E. coli in Swimming Water: It Can Be Deadly 

E. coli in Swimming Water: It Can Be Deadly 

For some people like young children and the elderly, E. coli contamination can lead to life-threatening kidney damage.

Most of the attention regarding the dangers of swimming in summer revolve around drowning. Sadly, each year up to about 4,000 people drown in the US. It’s a tragedy that can happen in as little as 20 seconds. While drowning is obviously an extremely serious matter, what isn’t talked about as much is the invisible danger that can lurk within your swimming water. E. coli is a form of bacteria and exposure to it can cause you to fall sick. It can even cause permanent damage to your organs and be deadly.  

Here’s a look at how E. coli can end up in your swimming water, who is most at risk, and how you can avoid it. 

Where Does E. coli Come From?

E. coli (Escherichia) is a type of bacteria that lives in healthy animals and people. It’s found in your intestines and it usually doesn’t cause much trouble. A certain strain of E. coli can make you very sick, however. It gets into swimming water when the stool (poo) from animals and people contaminate the water. When this contamination gets into streams, rivers, and surface water, it can contaminate the swimming water in a lake or river. (You can also get sick from E. coli found in contaminated food, or from a person who is sick with E. coli). 

People can get very sick by swallowing this bacteria-laden water.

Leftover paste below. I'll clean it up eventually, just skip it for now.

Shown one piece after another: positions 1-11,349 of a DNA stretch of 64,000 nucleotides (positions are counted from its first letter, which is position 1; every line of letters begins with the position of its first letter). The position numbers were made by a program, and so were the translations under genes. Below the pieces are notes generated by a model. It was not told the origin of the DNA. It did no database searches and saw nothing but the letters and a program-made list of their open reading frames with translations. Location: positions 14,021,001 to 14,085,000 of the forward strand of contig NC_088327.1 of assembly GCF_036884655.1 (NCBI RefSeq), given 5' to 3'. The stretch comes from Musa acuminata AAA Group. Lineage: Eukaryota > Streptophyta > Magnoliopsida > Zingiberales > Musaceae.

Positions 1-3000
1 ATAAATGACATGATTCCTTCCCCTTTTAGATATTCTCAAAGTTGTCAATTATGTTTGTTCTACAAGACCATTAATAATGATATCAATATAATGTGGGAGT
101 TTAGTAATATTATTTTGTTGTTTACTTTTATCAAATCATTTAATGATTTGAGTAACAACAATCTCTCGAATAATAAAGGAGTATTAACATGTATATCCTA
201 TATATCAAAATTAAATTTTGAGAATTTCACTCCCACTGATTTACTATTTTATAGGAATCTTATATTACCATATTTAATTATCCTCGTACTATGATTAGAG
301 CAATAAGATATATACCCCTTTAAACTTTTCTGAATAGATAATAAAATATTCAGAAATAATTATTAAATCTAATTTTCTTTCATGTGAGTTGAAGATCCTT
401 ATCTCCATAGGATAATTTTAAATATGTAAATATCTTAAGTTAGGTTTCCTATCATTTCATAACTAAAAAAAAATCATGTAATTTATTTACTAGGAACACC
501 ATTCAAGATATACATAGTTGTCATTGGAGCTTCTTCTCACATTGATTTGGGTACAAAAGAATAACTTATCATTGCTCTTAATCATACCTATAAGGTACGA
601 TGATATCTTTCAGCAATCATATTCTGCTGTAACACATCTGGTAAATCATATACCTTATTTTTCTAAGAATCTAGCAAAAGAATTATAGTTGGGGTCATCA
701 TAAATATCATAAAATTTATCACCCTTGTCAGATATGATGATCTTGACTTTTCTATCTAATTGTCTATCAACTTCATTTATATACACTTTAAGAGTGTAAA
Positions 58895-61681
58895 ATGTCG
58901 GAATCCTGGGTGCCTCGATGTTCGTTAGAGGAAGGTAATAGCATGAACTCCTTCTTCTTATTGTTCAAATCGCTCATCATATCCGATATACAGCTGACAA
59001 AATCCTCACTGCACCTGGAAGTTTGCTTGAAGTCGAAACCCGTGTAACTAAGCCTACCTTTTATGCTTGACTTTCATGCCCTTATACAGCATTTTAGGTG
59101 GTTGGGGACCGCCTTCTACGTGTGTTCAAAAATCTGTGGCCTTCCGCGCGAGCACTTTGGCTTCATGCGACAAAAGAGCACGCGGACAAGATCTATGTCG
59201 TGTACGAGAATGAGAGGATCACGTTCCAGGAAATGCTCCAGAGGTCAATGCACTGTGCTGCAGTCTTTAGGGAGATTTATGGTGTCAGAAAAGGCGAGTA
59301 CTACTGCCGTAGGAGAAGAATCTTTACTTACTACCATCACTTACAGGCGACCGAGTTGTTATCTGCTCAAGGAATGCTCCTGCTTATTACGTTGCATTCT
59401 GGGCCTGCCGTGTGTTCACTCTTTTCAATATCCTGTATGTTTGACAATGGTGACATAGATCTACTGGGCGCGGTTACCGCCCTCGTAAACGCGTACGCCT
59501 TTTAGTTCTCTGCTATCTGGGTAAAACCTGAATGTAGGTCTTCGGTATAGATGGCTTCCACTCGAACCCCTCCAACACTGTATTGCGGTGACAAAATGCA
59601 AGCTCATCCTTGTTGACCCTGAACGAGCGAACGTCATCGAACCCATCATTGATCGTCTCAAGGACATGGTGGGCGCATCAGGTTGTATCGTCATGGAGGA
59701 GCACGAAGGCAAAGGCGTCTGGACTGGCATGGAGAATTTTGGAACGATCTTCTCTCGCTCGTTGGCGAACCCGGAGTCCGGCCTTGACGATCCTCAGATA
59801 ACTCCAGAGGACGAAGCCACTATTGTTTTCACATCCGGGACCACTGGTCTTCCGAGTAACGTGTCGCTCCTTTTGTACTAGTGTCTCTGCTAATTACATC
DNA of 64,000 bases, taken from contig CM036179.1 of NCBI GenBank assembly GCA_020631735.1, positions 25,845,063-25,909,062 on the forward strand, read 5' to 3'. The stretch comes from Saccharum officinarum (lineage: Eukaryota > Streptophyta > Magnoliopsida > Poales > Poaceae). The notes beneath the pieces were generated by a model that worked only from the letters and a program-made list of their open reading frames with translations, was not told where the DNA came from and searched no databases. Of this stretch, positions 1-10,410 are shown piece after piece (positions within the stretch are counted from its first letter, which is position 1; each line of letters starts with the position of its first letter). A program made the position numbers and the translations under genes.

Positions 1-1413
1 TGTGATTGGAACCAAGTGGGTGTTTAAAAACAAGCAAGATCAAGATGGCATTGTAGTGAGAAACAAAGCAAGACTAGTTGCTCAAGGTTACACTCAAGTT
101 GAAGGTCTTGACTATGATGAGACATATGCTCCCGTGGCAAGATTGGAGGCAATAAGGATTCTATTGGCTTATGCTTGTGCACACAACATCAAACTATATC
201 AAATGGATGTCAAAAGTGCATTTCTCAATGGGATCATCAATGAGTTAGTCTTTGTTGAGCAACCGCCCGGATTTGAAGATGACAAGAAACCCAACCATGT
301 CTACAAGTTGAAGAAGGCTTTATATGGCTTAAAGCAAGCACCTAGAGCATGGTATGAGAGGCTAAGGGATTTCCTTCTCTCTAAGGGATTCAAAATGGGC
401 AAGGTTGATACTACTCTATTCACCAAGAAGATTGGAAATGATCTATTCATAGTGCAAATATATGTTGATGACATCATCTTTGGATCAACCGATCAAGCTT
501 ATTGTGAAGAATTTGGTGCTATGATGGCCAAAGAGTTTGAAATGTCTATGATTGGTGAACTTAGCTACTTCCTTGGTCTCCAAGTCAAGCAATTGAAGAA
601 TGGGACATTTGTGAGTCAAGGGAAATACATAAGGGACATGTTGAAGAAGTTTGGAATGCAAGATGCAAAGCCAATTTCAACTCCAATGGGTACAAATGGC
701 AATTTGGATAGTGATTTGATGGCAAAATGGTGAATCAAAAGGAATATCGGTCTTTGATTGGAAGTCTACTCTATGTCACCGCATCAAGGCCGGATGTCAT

Are Swimming Waters Tested?

Many highly-frequented natural, fresh water swimming areas have their water tested. Sometimes this is daily. Looking to stay safe? Your best practice is to check for signs and flags that indicate the water is safe. If you don’t see any, ask someone who might know if it is tested, and search online for water quality reports before jumping in. It’s definitely better to be safe than sorry.

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Some swimming areas are tested daily and others much less frequently making some testing results unreliable for immediate use. If there has recently been a big rainfall, it’s best to stay out of the water. This is a time when runoff from water on land can easily contaminate the swimming area. Rural areas are particularly susceptible to E. coli contamination. 

How Serious Can It Be?

Many people who suffer from a bout of E. coli contamination get better within 5 to 10 days. In some people, especially young children, the elderly, and people with compromised immune systems, the damage can be much more severe. 

Generally speaking, the symptoms of an E. coli infection include mild to moderate diarrhea, severe bloody diarrhea, nausea, vomiting, and stomach cramping. The infection can also cause pain and tenderness in your abdominal area. 

In severe cases, the infection can cause a life-threatening situation. The infection can lead to kidney failure. It’s called hemolytic uremic syndrome. This condition happens when the small blood vessels in your kidneys become so inflamed that blood clots form within. This messes up the filtration system of the kidneys and causes them to fail. In serious cases, especially in young children,  this can result in a coma, sometimes for months on end, or death. Blood transfusions, medicine and kidney dialysis are needed. Some patients end up requiring a kidney transplant. 


Most people who go swimming do not become infected with E. coli. It can happen though, and precautions should be taken. If you are planning on swimming in a lake this summer, check out the water testing and how often it’s done. Of course, you can get an E. coli infection from your local pool as well, but this is more unlikely as the water is chlorinated.

Don’t go in water you don’t know about. Consider wading instead of swimming, particularly with young children. Do not let them swallow the water. If they aren’t old enough to not do this, stay out and stay safe. 

photo credits: Rose Makin/Shutterstock.com

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